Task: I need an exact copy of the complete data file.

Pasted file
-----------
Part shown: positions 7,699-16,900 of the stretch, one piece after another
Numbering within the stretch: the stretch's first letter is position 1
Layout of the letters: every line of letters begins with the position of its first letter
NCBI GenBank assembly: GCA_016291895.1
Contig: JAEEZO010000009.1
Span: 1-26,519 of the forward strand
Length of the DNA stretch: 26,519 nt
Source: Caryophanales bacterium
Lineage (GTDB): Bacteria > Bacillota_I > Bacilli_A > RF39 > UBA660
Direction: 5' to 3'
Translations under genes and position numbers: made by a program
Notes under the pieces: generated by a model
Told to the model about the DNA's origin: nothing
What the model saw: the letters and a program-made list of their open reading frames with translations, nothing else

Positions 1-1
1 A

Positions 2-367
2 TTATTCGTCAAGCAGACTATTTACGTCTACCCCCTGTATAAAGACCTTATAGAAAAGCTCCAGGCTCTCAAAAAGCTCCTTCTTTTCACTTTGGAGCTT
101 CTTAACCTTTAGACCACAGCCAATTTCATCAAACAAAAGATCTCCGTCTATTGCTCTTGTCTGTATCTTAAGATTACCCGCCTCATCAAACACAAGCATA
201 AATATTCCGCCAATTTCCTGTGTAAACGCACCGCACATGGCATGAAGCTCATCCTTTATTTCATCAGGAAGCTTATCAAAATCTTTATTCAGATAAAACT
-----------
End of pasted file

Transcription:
Part shown: positions 7,699-16,900 of the stretch, one piece after another
Numbering within the stretch: the stretch's first letter is position 1
Layout of the letters: every line of letters begins with the position of its first letter
NCBI GenBank assembly: GCA_016291895.1
Contig: JAEEZO010000009.1
Span: 1-26,519 of the forward strand
Length of the DNA stretch: 26,519 nt
Source: Caryophanales bacterium
Lineage (GTDB): Bacteria > Bacillota_I > Bacilli_A > RF39 > UBA660
Direction: 5' to 3'
Translations under genes and position numbers: made by a program
Notes under the pieces: generated by a model
Told to the model about the DNA's origin: nothing
What the model saw: the letters and a program-made list of their open reading frames with translations, nothing else

Positions 1-1
1 A

Positions 2-367
2 TTATTCGTCAAGCAGACTATTTACGTCTACCCCCTGTATAAAGACCTTATAGAAAAGCTCCAGGCTCTCAAAAAGCTCCTTCTTTTCACTTTGGAGCTT
101 CTTAACCTTTAGACCACAGCCAATTTCATCAAACAAAAGATCTCCGTCTATTGCTCTTGTCTGTATCTTAAGATTACCCGCCTCATCAAACACAAGCATA
201 AATATTCCGCCAATTTCCTGTGTAAACGCACCGCACATGGCATGAAGCTCATCCTTTATTTCATCAGGAAGCTTATCAAAATCTTTATTCAGATAAAACT